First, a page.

Spring break in America is one week but here in my kids' school in Scotland, they're off for 18 whole days. In the middle of the school year! After getting over the initial culture shock, I realized the only way to survive the long interruption in the school year is to figure out an escape. Life can be a bore for them and a chore for you if you don't plan a spring break of sorts.
The perfect getaway for us was a cultural and gastronomic trip to London. I get to make history come alive for my 10-year-old with trips to the Tower of London, Greenwich Observatory and the British Museum, especially when you stay in convenient hotels right next to tube stops. It's a great solution to a hands-on educational lesson in the middle of the school year. VisitLondon.com has a slew of suggestions for living life like a Londoner. London is such a vibrant, cosmopolitan city that it's useful, if not essential, to have a source in the know to tell you what's going on since exhibitions are changing all the time. Traveling with kids takes some planning.
Close to the Thames River, the Crowne Plaza London City is close to the St. Peter's Walkway where you can see the London Eye, the Southbank Centre and St. Paul's Cathedral. The family suite had two comfortable queen beds. After a generous breakfast including freshly made omelettes, smoked salmon and watermelon, we jumped on the Blackfriars tube station right outside the hotel door. With kids in tow, we got to the Tower of London in no time for a hands-on Tudor history lesson in the morning before the crowds around the Crown Jewels blocked the views from the pipsqueak members of our party.
After a tiring day at one of the busiest attractions in London, we headed back to the hotel for dinner at the Chinese Cricket Club, one of the two restaurants in the hotel that attract clientele based on their own foodie reputations. It's a Sichuan/dim-sum oasis with traditional specialties like Northern-style beef sautéed with spicy, hot and aromatic sauce (Chinese translation: mouth-watering beef), steamed vegetable dumplings and crispy duck with pancakes.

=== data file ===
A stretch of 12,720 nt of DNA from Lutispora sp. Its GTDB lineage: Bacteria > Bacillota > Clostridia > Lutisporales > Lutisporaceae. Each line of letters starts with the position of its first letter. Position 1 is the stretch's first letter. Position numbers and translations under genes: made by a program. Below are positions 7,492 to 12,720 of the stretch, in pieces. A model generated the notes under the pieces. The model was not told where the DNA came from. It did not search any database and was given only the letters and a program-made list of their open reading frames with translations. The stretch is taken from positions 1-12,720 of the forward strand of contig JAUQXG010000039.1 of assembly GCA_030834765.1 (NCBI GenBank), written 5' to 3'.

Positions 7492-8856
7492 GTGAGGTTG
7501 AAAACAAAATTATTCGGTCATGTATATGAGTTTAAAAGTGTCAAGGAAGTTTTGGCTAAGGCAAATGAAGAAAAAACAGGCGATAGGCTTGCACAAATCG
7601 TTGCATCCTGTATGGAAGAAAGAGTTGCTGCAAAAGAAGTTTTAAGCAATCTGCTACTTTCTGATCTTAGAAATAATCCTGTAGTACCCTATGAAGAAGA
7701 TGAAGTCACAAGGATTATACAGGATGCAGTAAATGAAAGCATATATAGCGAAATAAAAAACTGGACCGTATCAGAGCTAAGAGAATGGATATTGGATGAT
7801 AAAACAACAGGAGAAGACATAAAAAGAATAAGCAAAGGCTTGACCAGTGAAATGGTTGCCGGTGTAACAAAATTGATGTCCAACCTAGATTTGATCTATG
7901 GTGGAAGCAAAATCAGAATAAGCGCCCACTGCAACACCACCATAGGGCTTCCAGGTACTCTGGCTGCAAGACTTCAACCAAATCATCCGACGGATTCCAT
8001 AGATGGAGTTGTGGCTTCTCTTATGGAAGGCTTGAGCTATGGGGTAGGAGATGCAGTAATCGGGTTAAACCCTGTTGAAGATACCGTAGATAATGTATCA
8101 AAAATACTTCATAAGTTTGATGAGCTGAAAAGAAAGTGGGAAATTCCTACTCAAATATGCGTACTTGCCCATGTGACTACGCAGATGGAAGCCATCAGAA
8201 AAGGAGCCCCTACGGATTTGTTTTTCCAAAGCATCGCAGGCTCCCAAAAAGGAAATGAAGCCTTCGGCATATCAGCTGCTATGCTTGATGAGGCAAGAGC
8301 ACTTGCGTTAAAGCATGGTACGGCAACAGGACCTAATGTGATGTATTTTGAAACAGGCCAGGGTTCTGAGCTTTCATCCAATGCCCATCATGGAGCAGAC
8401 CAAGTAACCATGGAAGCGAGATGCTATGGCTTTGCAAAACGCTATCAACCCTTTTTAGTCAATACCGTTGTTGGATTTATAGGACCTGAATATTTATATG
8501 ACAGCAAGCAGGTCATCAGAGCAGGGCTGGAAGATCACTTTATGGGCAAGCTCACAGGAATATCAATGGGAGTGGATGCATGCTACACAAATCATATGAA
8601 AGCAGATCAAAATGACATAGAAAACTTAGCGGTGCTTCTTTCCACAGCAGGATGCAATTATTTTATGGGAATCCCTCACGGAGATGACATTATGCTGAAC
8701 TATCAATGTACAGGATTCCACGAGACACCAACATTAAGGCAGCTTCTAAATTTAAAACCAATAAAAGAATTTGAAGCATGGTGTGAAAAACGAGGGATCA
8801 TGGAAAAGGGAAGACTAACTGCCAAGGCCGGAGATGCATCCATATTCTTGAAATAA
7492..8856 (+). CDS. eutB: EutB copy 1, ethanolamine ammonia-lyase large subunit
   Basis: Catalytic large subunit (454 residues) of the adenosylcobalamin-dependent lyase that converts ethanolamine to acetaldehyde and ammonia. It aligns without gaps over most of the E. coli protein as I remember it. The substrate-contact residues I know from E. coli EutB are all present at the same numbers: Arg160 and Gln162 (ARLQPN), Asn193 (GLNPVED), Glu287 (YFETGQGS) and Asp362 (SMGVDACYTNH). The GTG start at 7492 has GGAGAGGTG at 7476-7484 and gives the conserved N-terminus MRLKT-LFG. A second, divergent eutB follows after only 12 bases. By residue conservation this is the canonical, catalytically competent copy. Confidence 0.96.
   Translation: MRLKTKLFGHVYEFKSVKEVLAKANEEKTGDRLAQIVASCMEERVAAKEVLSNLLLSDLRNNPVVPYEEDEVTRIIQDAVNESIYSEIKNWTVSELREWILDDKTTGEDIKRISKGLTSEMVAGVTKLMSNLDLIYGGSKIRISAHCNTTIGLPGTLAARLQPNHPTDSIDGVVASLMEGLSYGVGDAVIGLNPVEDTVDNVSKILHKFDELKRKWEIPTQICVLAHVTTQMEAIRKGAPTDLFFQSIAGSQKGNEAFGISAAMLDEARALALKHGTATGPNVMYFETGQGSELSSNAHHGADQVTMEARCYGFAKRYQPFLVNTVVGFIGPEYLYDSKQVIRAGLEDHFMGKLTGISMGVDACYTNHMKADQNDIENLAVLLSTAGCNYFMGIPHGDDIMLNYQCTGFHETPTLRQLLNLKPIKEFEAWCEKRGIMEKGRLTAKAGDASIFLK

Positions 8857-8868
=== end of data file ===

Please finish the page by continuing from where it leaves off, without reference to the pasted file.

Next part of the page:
Before catching the West End show of Mathilda, we went to Sticks n'Sushi, a brilliant concept of fresh sushi and yummy yakitori sticks (hence the name "sticks"), started by brothers celebrating their half-Japanese, half-Danish ethnicity. The yakitori menu offered the widest array of flavors, tastes and aromas from blackened miso cod to ribeye. . The kids' bento box is the perfect introduction for a lifelong addiction with sushi rolls, chicken meatball skewers and endamame beans. The sashimi literally melted in my mouth, a sign of its fresh-off-the-boat status
Next on our itinerary was the British Museum so we moved to a different hotel, the Citadines Apart'hotel, part of the Ascott serviced apartment chain, which was just around the corner from the venerable institution. The Citadines is a beautifully elegant service apartment with a separate bedroom and a kitchenette with fridge and dishwasher. They even left rubber green frogs for the kids to play with. Quiet and peaceful respite in the middle of busy London, another bonus was a Waitrose grocery store across the street. Within ten minutes of leaving the hotel, we were "meeting" Egyptian mummies, perusing the Parthenon marbles and (kind of) reading the Rosetta Stone.
All in all, the key to making the most out of London on a spring break visit is staying somewhere close to the sites you want to see. You also have to take advantage of the huge range of gastronomic eateries that may not be available where you live, which is a valuable lesson for kids too. We left London, feeling exhilarated and rejuvenated, ready to take on the rest of the long April respite.
For more insider tips on London, go to VisitLondon.com.